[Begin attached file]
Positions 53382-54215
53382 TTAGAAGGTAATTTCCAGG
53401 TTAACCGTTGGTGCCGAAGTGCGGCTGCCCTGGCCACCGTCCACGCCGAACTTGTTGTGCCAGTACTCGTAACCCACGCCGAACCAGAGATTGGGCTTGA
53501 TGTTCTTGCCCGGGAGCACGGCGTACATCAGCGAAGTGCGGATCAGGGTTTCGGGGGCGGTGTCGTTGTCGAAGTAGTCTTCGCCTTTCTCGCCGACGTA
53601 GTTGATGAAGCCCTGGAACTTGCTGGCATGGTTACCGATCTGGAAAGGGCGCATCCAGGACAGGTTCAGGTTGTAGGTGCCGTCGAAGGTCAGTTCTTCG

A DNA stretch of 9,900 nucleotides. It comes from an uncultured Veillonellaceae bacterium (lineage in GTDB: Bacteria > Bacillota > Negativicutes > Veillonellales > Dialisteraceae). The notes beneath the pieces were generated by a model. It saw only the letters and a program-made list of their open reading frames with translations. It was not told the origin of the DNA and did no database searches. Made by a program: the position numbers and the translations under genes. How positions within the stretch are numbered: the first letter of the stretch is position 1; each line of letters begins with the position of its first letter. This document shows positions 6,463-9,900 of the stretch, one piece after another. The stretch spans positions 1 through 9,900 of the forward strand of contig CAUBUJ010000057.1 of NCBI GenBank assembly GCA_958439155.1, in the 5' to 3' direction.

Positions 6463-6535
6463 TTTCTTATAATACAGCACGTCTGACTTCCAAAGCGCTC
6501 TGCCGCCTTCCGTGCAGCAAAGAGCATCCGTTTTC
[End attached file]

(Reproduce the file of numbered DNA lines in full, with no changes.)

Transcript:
Positions 53382-54215
53382 TTAGAAGGTAATTTCCAGG
53401 TTAACCGTTGGTGCCGAAGTGCGGCTGCCCTGGCCACCGTCCACGCCGAACTTGTTGTGCCAGTACTCGTAACCCACGCCGAACCAGAGATTGGGCTTGA
53501 TGTTCTTGCCCGGGAGCACGGCGTACATCAGCGAAGTGCGGATCAGGGTTTCGGGGGCGGTGTCGTTGTCGAAGTAGTCTTCGCCTTTCTCGCCGACGTA
53601 GTTGATGAAGCCCTGGAACTTGCTGGCATGGTTACCGATCTGGAAAGGGCGCATCCAGGACAGGTTCAGGTTGTAGGTGCCGTCGAAGGTCAGTTCTTCG

A DNA stretch of 9,900 nucleotides. It comes from an uncultured Veillonellaceae bacterium (lineage in GTDB: Bacteria > Bacillota > Negativicutes > Veillonellales > Dialisteraceae). The notes beneath the pieces were generated by a model. It saw only the letters and a program-made list of their open reading frames with translations. It was not told the origin of the DNA and did no database searches. Made by a program: the position numbers and the translations under genes. How positions within the stretch are numbered: the first letter of the stretch is position 1; each line of letters begins with the position of its first letter. This document shows positions 6,463-9,900 of the stretch, one piece after another. The stretch spans positions 1 through 9,900 of the forward strand of contig CAUBUJ010000057.1 of NCBI GenBank assembly GCA_958439155.1, in the 5' to 3' direction.

Positions 6463-6535
6463 TTTCTTATAATACAGCACGTCTGACTTCCAAAGCGCTC
6501 TGCCGCCTTCCGTGCAGCAAAGAGCATCCGTTTTC